With the evolution of social media, large companies were forced to adopt a new framework of consumer engagement where  the flow of information isn’t always “top-down.” In fact, most often it’s “bottom-up.” So when companies open the gateways for this two-way flow of dialogue, it’s important that they:

  • Validate consumers’ opinions (i.e. allowing for a public criticism via social media channels)
  • Engage (after all, this is inherent to the social media DNA by virtue of being “social”)
Reviewing these two essential qualities, it is clear why consumers were less than happy with ChapStick’s rapid-fire attempt to delete critical comments on its Facebook page for including the below image of a woman looking for her ChapStick. (Photo courtesy of AdWeek).

While the photo isn’t crude per-say, it is understandable that consumers might be taken aback by Chapstick’s bold post of a woman’s behind. After all, the brand name alone has  become synonymous with an entire category of lip protectants and has this wholesome, nostalgic sentiment to it.

Where ChapStick goes wrong (but eventually apologies for) is its silencing of the community. Here’s why:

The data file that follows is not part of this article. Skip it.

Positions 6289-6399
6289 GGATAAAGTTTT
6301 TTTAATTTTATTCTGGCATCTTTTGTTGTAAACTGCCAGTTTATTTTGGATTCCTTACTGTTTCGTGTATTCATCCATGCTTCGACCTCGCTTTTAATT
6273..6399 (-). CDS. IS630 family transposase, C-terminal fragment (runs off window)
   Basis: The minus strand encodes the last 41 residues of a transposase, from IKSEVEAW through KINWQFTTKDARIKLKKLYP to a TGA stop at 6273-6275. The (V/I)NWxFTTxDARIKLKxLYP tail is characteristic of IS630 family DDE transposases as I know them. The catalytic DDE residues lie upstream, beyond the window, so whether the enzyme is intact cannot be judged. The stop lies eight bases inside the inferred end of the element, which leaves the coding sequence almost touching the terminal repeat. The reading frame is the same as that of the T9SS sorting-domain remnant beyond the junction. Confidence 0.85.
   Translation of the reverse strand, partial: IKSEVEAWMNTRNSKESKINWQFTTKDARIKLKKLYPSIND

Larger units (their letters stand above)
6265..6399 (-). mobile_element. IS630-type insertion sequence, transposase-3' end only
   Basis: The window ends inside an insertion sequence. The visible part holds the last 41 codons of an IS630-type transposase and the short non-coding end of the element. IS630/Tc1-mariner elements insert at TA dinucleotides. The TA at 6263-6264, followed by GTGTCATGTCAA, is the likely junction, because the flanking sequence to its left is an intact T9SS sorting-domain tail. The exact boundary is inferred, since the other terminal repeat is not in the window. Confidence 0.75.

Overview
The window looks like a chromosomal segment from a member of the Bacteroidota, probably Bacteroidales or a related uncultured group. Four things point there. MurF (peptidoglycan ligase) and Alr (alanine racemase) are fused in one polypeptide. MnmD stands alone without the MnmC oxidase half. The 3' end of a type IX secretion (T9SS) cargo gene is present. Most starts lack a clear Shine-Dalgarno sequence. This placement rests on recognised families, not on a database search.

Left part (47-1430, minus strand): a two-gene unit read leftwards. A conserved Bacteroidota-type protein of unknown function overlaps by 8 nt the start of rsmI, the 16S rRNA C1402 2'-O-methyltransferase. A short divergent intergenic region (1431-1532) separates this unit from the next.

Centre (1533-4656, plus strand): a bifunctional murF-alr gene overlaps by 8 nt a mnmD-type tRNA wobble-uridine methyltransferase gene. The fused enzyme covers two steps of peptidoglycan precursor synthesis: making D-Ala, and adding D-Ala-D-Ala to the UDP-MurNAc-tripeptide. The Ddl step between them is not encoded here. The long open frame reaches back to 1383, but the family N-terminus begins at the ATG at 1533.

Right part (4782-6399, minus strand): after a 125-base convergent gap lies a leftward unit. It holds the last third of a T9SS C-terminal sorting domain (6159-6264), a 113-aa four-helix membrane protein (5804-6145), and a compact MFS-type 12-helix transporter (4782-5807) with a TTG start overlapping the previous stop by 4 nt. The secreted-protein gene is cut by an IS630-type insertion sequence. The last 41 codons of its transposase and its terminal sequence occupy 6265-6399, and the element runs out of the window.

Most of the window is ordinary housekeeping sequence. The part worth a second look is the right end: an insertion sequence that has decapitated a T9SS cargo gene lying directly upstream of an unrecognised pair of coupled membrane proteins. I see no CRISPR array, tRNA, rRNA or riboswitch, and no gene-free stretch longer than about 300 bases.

• As a brand, you enter into a contract with the community – whether it’s on Facebook, Twitter, YouTube, etc. By “liking” or “following” the brand, consumers have agreed to hear your marketing schtick so long as you offer them great deals, some laughs and fun contests along the way. By taking away their voice, the brand has effectively broken the contract and runs the risk of losing brand favor in the future. 
  •  The Internet is virtual cement. While ChapStick’s comment-deleting frenzy happened in less than a millisecond measured by Internet time, the event will forever be captured by the SEO gods, reincarnated in Google searches for years to come.
Were you one of the silenced consumers on ChapStick’s Facebook page? If so, how did this affect your brand loyalty, if at all?
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